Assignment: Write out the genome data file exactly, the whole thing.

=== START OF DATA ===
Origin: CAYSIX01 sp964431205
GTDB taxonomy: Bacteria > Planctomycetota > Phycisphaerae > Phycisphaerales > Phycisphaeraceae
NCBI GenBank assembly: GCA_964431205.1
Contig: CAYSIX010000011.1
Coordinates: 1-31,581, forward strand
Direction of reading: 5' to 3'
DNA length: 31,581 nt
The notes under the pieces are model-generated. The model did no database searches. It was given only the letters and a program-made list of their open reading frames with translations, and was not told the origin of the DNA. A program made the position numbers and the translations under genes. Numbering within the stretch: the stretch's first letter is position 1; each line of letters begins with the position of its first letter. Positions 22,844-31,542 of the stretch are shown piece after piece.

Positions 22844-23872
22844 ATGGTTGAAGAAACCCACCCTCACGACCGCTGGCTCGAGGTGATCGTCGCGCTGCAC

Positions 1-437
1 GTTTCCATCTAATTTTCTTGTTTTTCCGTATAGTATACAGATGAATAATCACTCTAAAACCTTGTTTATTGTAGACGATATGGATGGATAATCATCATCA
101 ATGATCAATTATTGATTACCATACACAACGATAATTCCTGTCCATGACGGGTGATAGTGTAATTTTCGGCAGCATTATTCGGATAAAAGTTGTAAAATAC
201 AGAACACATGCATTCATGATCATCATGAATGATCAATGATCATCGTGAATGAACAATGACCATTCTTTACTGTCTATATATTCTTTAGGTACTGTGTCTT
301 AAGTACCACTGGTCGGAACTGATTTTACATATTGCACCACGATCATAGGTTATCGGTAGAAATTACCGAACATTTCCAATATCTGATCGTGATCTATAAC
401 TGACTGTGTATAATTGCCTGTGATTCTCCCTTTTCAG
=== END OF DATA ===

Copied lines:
Origin: CAYSIX01 sp964431205
GTDB taxonomy: Bacteria > Planctomycetota > Phycisphaerae > Phycisphaerales > Phycisphaeraceae
NCBI GenBank assembly: GCA_964431205.1
Contig: CAYSIX010000011.1
Coordinates: 1-31,581, forward strand
Direction of reading: 5' to 3'
DNA length: 31,581 nt
The notes under the pieces are model-generated. The model did no database searches. It was given only the letters and a program-made list of their open reading frames with translations, and was not told the origin of the DNA. A program made the position numbers and the translations under genes. Numbering within the stretch: the stretch's first letter is position 1; each line of letters begins with the position of its first letter. Positions 22,844-31,542 of the stretch are shown piece after piece.

Positions 22844-23872
22844 ATGGTTGAAGAAACCCACCCTCACGACCGCTGGCTCGAGGTGATCGTCGCGCTGCAC

Positions 1-437
1 GTTTCCATCTAATTTTCTTGTTTTTCCGTATAGTATACAGATGAATAATCACTCTAAAACCTTGTTTATTGTAGACGATATGGATGGATAATCATCATCA
101 ATGATCAATTATTGATTACCATACACAACGATAATTCCTGTCCATGACGGGTGATAGTGTAATTTTCGGCAGCATTATTCGGATAAAAGTTGTAAAATAC
201 AGAACACATGCATTCATGATCATCATGAATGATCAATGATCATCGTGAATGAACAATGACCATTCTTTACTGTCTATATATTCTTTAGGTACTGTGTCTT
301 AAGTACCACTGGTCGGAACTGATTTTACATATTGCACCACGATCATAGGTTATCGGTAGAAATTACCGAACATTTCCAATATCTGATCGTGATCTATAAC
401 TGACTGTGTATAATTGCCTGTGATTCTCCCTTTTCAG